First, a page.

It's a week after my operation, and I've finally plucked up the courage to have a peek at My Left Boob.
The surgeon was a genius. Lefty is very black and blue, but apart from that doesn't look terribly different (he was far from perfect to start with, to be honest).
I'm back on form, feeling perky, and I have ten days R&R before my meeting with my oncologist to discuss next steps.
So, I'm moving on from thinking about nothing but cancer. I've turned over the page in the dictionary of highly emotive c words, and now I've been thinking about class.
The British have always been obsessed by class. We may not like to admit to it these days, but it's still there, seeped into our bones.
Mr SM is deeply upper class. Properly coat-of-arms posh. He visibly flinches if the children ever use a word like toilet, or serviette or (God forbid) pardon. One of his favourite bon mots is "Bad manners: worse than adultery."
(I don't think, by the way, that Mr SM actually condones adultery. Even if his wife has a wonky boob and may soon be bald).
The last few weeks have been particularly tricky for Mr SM, as his upbringing makes showing any emotion anathema, and he can't say the word breast out loud. Plus the poor thing has to sit there while a conveyor belt of strangers cop a feel of his wife.
Anyhow, because of all of this, I find anything to do with class rather fascinating.
A month or so ago there was a flurry of articles in the press about research showing that mothers are drinking earlier and earlier in the day, often cracking open the vino mid afternoon, after the school run.
There were a number of interviews, with celebrities and regular Mums, who would readily and happily confess to sharing bottles of wine with friends over a Friday afternoon play date, or having a glass or two with lunch mid week.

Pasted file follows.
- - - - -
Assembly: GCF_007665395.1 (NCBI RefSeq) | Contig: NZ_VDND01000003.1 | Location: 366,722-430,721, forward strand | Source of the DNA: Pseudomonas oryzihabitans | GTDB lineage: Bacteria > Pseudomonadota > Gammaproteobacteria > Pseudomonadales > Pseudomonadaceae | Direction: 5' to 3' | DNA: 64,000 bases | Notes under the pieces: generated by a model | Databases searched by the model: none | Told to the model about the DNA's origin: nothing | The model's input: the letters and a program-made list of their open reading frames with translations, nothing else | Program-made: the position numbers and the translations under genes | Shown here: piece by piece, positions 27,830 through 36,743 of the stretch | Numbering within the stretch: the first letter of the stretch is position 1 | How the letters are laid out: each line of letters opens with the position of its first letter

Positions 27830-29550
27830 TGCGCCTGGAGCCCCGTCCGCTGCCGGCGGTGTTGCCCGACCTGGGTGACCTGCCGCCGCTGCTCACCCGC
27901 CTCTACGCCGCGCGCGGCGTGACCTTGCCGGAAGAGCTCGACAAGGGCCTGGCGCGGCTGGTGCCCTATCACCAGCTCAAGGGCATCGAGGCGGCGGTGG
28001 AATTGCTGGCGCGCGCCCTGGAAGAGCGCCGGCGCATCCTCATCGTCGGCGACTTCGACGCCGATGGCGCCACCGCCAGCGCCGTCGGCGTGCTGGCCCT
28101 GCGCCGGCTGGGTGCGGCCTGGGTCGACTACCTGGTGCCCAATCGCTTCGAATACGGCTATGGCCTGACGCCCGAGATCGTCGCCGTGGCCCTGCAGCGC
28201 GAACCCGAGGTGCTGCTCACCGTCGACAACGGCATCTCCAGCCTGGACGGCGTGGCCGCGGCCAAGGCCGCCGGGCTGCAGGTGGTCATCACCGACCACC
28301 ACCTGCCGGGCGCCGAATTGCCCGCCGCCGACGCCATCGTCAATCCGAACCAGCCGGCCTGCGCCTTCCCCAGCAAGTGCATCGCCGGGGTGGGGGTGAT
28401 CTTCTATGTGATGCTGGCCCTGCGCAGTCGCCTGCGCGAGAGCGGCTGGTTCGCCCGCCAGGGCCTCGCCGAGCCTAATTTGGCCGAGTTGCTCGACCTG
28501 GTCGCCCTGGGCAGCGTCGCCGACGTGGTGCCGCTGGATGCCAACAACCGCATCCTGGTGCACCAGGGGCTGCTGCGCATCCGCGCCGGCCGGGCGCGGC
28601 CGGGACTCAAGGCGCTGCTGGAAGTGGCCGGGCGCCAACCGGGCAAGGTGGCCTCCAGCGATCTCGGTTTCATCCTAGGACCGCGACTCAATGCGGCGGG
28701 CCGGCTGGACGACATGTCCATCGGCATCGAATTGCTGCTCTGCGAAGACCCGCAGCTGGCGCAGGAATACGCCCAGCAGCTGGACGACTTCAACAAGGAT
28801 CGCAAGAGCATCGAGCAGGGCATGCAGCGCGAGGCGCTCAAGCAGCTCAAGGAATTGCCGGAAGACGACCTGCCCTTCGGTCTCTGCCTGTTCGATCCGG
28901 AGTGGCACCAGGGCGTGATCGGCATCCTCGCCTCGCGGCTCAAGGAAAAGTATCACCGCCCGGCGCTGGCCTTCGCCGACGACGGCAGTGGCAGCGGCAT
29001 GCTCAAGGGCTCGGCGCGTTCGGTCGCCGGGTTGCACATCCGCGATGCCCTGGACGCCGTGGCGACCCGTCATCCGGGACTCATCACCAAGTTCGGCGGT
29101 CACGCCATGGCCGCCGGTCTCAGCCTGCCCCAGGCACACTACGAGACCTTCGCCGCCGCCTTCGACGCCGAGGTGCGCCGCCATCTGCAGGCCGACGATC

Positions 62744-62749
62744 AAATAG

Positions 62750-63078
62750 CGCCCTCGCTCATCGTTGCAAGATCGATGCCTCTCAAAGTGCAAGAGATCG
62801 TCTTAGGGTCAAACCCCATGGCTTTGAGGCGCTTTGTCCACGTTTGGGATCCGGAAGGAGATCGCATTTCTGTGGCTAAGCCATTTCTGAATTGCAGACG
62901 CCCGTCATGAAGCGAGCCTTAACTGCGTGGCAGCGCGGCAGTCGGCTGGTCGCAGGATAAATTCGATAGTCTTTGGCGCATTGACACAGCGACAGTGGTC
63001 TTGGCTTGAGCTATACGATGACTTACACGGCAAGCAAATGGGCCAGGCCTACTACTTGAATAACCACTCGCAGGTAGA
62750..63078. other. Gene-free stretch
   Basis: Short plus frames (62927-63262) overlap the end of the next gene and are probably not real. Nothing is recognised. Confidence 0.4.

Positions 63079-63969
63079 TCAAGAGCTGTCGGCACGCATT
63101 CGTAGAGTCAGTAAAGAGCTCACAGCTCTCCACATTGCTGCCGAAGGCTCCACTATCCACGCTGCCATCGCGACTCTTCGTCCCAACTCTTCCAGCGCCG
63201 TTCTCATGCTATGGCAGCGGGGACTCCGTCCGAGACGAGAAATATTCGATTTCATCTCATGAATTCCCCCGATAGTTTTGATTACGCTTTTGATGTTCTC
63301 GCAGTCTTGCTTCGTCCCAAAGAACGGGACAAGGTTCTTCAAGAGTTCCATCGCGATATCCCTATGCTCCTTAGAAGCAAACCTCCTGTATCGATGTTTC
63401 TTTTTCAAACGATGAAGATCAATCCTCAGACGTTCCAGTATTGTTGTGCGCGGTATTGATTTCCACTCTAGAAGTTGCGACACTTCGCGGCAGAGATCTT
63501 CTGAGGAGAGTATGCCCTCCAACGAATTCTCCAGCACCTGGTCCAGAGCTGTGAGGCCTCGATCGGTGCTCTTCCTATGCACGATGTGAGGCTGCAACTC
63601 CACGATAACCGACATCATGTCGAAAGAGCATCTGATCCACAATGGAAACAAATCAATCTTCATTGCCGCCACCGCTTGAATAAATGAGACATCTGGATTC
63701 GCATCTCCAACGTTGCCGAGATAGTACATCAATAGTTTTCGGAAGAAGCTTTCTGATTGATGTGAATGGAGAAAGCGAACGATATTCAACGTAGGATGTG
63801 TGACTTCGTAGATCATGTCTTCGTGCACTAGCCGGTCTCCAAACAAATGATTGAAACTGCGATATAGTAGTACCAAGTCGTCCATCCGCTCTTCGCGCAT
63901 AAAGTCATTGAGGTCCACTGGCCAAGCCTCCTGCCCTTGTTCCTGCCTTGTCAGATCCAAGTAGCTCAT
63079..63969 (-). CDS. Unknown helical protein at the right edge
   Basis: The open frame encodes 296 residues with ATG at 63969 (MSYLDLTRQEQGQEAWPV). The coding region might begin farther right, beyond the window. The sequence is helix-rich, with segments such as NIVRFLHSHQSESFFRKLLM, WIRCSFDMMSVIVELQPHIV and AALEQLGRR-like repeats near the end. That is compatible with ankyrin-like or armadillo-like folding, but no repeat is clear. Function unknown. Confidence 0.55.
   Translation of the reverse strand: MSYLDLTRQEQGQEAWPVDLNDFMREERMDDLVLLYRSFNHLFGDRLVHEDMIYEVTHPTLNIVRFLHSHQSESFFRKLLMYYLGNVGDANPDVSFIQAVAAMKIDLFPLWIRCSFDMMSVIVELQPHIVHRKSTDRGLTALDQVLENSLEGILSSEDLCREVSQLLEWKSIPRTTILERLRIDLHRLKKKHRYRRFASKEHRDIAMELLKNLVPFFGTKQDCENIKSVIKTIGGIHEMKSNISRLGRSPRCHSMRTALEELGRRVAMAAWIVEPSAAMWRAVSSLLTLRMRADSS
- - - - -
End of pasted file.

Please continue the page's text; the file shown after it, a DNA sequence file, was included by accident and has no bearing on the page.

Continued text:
I read through a number of the online comments under these articles. Frequently someone would point out that this behaviour was only seen as acceptable (normal even) because of class.
A group of nice, well dressed, middle class mums sharing bottles of wine at 3pm on a Friday was deemed to be okay, but a group of mums on benefits passing round extra strong cider would lead to a call to social services.
It's so true. I was able to justify my drinking habits because I only drank wine. And wine is sophisticated, up market, expensive. Hell, the majority of it is French.
But it's still the same poison. The same addiction. Whether it's called Chablis grand cru and is being sipped from crystal glasses by a connoisseur, or it's methylated spirits being drunk from a plastic bottle by a tramp.
The same is true of cocaine. It is - I kid you not - deemed totally acceptable at many Notting Hill or Kensington dinner parties for the host to offer round cocaine rather than coffee at the end of the meal. After all, cocaine is for the rich, the rebellious, the young at heart.
(You'd get a sharp intake of breath if you served non organic milk in Notting Hill. Were you not aware that Milo is lactose intolerant?!? But cocaine? Perfectly okay!)
Can you imagine anyone passing round a bag of heroin? Oh no! That's an entirely different thing.
But it's not really, is it? It's just about image. And class.
So next time you're battling with the wine witch, make sure you see it for what it is. Strip away the packaging, the sophisticated names, the rituals. It's just ethanol. And it's a poison.
Love SM x